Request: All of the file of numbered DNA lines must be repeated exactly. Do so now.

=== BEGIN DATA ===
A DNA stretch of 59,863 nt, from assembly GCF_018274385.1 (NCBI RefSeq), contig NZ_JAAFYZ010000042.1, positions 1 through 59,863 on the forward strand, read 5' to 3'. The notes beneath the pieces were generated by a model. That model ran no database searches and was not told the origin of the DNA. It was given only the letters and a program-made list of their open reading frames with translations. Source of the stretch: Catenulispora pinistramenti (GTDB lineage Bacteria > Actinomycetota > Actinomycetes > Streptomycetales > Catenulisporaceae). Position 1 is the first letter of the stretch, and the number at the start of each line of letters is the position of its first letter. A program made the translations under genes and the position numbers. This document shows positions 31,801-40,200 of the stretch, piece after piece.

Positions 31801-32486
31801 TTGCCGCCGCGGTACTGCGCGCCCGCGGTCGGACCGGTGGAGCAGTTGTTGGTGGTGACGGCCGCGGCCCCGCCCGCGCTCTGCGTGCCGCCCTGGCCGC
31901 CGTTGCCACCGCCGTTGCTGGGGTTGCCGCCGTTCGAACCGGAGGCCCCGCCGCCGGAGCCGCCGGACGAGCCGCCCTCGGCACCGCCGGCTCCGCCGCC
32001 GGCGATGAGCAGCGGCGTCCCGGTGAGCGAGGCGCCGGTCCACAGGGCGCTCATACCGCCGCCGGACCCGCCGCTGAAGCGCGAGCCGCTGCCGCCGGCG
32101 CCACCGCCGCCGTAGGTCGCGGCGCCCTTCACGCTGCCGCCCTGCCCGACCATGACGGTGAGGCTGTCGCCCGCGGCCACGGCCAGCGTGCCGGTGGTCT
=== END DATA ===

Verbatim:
A DNA stretch of 59,863 nt, from assembly GCF_018274385.1 (NCBI RefSeq), contig NZ_JAAFYZ010000042.1, positions 1 through 59,863 on the forward strand, read 5' to 3'. The notes beneath the pieces were generated by a model. That model ran no database searches and was not told the origin of the DNA. It was given only the letters and a program-made list of their open reading frames with translations. Source of the stretch: Catenulispora pinistramenti (GTDB lineage Bacteria > Actinomycetota > Actinomycetes > Streptomycetales > Catenulisporaceae). Position 1 is the first letter of the stretch, and the number at the start of each line of letters is the position of its first letter. A program made the translations under genes and the position numbers. This document shows positions 31,801-40,200 of the stretch, piece after piece.

Positions 31801-32486
31801 TTGCCGCCGCGGTACTGCGCGCCCGCGGTCGGACCGGTGGAGCAGTTGTTGGTGGTGACGGCCGCGGCCCCGCCCGCGCTCTGCGTGCCGCCCTGGCCGC
31901 CGTTGCCACCGCCGTTGCTGGGGTTGCCGCCGTTCGAACCGGAGGCCCCGCCGCCGGAGCCGCCGGACGAGCCGCCCTCGGCACCGCCGGCTCCGCCGCC
32001 GGCGATGAGCAGCGGCGTCCCGGTGAGCGAGGCGCCGGTCCACAGGGCGCTCATACCGCCGCCGGACCCGCCGCTGAAGCGCGAGCCGCTGCCGCCGGCG
32101 CCACCGCCGCCGTAGGTCGCGGCGCCCTTCACGCTGCCGCCCTGCCCGACCATGACGGTGAGGCTGTCGCCCGCGGCCACGGCCAGCGTGCCGGTGGTCT